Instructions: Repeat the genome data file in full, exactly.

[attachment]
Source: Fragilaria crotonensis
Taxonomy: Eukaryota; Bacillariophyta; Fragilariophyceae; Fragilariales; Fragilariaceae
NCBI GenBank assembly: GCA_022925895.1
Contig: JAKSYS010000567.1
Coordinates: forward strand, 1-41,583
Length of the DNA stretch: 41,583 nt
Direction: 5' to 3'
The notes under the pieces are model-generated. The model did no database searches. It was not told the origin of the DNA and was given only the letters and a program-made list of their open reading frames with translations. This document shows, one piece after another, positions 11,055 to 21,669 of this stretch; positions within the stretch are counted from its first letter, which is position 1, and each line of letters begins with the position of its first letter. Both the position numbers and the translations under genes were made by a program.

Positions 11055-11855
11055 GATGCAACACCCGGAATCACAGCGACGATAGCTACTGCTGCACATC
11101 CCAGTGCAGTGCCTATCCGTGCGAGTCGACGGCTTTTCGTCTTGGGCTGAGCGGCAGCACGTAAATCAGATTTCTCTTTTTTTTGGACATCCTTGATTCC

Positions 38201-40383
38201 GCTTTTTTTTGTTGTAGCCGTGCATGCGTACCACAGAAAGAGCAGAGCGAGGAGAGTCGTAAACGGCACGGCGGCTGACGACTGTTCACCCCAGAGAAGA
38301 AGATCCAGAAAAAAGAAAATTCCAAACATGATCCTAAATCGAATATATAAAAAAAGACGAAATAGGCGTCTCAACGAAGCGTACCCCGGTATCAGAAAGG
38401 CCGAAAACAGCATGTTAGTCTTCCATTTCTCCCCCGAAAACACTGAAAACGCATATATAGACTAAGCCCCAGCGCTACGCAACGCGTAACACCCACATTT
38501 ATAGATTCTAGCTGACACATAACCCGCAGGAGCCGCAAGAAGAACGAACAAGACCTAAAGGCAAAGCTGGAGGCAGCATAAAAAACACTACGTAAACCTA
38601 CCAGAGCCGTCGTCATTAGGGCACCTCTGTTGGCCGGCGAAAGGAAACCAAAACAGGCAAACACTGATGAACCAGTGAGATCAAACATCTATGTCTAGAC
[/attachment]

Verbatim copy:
Source: Fragilaria crotonensis
Taxonomy: Eukaryota; Bacillariophyta; Fragilariophyceae; Fragilariales; Fragilariaceae
NCBI GenBank assembly: GCA_022925895.1
Contig: JAKSYS010000567.1
Coordinates: forward strand, 1-41,583
Length of the DNA stretch: 41,583 nt
Direction: 5' to 3'
The notes under the pieces are model-generated. The model did no database searches. It was not told the origin of the DNA and was given only the letters and a program-made list of their open reading frames with translations. This document shows, one piece after another, positions 11,055 to 21,669 of this stretch; positions within the stretch are counted from its first letter, which is position 1, and each line of letters begins with the position of its first letter. Both the position numbers and the translations under genes were made by a program.

Positions 11055-11855
11055 GATGCAACACCCGGAATCACAGCGACGATAGCTACTGCTGCACATC
11101 CCAGTGCAGTGCCTATCCGTGCGAGTCGACGGCTTTTCGTCTTGGGCTGAGCGGCAGCACGTAAATCAGATTTCTCTTTTTTTTGGACATCCTTGATTCC

Positions 38201-40383
38201 GCTTTTTTTTGTTGTAGCCGTGCATGCGTACCACAGAAAGAGCAGAGCGAGGAGAGTCGTAAACGGCACGGCGGCTGACGACTGTTCACCCCAGAGAAGA
38301 AGATCCAGAAAAAAGAAAATTCCAAACATGATCCTAAATCGAATATATAAAAAAAGACGAAATAGGCGTCTCAACGAAGCGTACCCCGGTATCAGAAAGG
38401 CCGAAAACAGCATGTTAGTCTTCCATTTCTCCCCCGAAAACACTGAAAACGCATATATAGACTAAGCCCCAGCGCTACGCAACGCGTAACACCCACATTT
38501 ATAGATTCTAGCTGACACATAACCCGCAGGAGCCGCAAGAAGAACGAACAAGACCTAAAGGCAAAGCTGGAGGCAGCATAAAAAACACTACGTAAACCTA
38601 CCAGAGCCGTCGTCATTAGGGCACCTCTGTTGGCCGGCGAAAGGAAACCAAAACAGGCAAACACTGATGAACCAGTGAGATCAAACATCTATGTCTAGAC